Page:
Photo of the Week

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The view from the Théâtre de l"Odéon at dusk. Photo: Françoise Deberdt-Meunier

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Paris Update What’s On

Links to events happening this week in Paris.

Left Bank gallery crawl
> Open house at 50 galleries for Art Saint Germain des Prés. Various venues, Paris, May 18-June 3.

Gold in galleries

ParisUpdate-CarreRiveGauche-Passage AH 0

“Passage” ((2017), by Aude Herlédan. At 1831 Art Gallery during Carré Rive Gauche.

> The Carré Rive Gauche, an association of Left Bank galleries, celebrates its 40th anniversary with an event called ExtrORdinaire, featuring gold in works of art. Various venues, Paris, May 18-June 3.

Literary evening
> The Nuit de la Littérature in Belleville and Ménilmontant presents 20 foreign authors reading their work in French. Various venues, Paris, May 27.

 English-language theater festival
> Paris Fringe returns for its second year of English-language theater and comedy. Various venues, Paris, May 18-28.

Hollywood glam
> Marilyn Monroe, Greta Garbo, Ava Gardner, Marlene Dietrich and more in classic films from Hollywood's Golden Age for the Glamour cycle. Forum des Images, Paris, May 3-31.

French film with English subtitles
> Lost in Frenchlation shows Etienne Comar’s Django, preceded by a themed cocktail party (€4.50). Studio 28, Paris, May 26.

Virtual reality
> Drop in on Saturday or Sunday from 2pm to 8pm for a free virtual trip at the VR Express festival. Forum des Images, Paris, through June 30.

Dance in historic sites
> Monuments en Mouvement offers free dance performances in national monuments like the Pantheon in Paris, the Abbaye de Cluny and châteaux. Various locations, through Oct. 21.

African culture festival
> The 100% Afriques festival showcases dance, theater, music, fashion, design, art, food and more from all over the continent. La Villette, Paris, through May 28.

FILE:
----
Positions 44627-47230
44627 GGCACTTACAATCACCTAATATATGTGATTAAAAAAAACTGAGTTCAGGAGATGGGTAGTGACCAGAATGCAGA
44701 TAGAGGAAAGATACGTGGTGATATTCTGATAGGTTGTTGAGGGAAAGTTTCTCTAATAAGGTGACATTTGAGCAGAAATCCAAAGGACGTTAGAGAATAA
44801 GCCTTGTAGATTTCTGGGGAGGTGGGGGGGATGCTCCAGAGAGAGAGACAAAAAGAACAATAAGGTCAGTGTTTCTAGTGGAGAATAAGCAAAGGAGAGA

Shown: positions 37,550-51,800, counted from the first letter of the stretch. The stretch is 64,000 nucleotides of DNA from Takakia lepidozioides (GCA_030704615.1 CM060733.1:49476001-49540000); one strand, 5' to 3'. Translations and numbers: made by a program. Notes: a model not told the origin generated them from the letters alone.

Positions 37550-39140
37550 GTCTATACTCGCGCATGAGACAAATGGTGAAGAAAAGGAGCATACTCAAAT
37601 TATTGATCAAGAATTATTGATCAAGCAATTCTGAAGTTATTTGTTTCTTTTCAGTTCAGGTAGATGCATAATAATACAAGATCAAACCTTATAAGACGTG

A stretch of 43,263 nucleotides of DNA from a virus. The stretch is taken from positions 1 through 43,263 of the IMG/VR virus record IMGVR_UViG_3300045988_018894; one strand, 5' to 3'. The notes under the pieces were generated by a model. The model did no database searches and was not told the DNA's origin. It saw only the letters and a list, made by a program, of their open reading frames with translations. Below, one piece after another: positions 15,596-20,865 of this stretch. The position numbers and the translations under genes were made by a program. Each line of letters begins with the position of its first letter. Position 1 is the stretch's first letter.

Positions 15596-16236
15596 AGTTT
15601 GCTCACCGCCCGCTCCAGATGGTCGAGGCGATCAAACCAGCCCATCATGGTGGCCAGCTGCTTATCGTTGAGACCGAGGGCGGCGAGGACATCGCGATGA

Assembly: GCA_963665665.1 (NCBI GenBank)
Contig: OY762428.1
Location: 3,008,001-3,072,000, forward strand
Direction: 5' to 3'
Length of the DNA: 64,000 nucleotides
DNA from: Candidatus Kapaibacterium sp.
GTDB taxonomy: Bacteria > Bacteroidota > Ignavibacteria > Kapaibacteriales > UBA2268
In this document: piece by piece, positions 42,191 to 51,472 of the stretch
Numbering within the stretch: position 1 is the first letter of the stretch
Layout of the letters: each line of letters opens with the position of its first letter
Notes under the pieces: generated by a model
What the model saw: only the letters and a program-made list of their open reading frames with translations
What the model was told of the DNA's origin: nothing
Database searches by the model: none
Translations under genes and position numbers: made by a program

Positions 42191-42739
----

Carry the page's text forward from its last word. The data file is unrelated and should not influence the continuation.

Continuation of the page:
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Books - Fiction

 

Ghosts of Saint-Michel

Saints Meet Sinners in City of Light

Spies and lies drive the plot of Lamar's new thriller.

In his new thriller/murder mystery, Ghosts of Saint-Michel (St. Martin’s Minotaur), Jake Lamar, an American writer living in Paris, has used the sculptures on the city’s Saint-Michel Fountain, which vividly depict a triumphant Saint Michael vanquishing Satan’s forces, as both a symbol and a setting for events past and present.

Lamar has an easy way of weaving world politics – terrorism and a CIA-like organization play leading roles in the plot, as do atrocities committed in the past by the French police – into the personal lives of believable characters. He is also totally at ease in the bicultural world of American residents of Paris and their French friends and lovers.

A quick plot summary: the gutsy, charismatic Marva, the 62-year-old American owner of a famed Paris soul-food restaurant, is in the grip of overwhelming lust for her 28-year-old lover, her sous-chef Hassan (described as having “the distracted, not-all-there look of certain saints and sociopaths”). She is so anxious to return to his arms that she even cuts short her usual month-long August vacation (blasphemy in France, where the summer holiday is sacred) with Loïc, her perfect husband.

But all is not well when she returns to Paris. A bomb has exploded in the headquarters of an international cultural organization, and her lover and his cousin are the main suspects. The former has disappeared, and the latter has been arrested.

This sets off a chain of events in which we learn that none of the characters are exactly what they seem to be – not even terrorists. The lines between good and evil – so clear in the Saint-Michel Fountain sculptures – begin to blur as we find out more about the characters’ past lives.

The unlikely savior of the increasingly complex and dangerous situation that develops turns out to be Naima, Marva and Loïc’s 23-year-old daughter, who returns from her home in New York City to play her part in the unfolding drama and represent the coming together of the often conflicting worlds of France and the United States.

Lamar’s well-written and finely paced novel keeps our interest and sympathy for the likable characters right up until the end, where the believability level begins to slip. The novel’s denouement just goes too far into the realm of implausibility. Few thrillers are plausible, however, and this one is so much better-written and engaging than most that it seems unimportant.

This is the fifth novel by Lamar, a former journalist who published a memoir, Bourgeois Blues, when he was barely 30. He has lived in Montmartre for many years.

Heidi Ellison

© 2006 Paris Update

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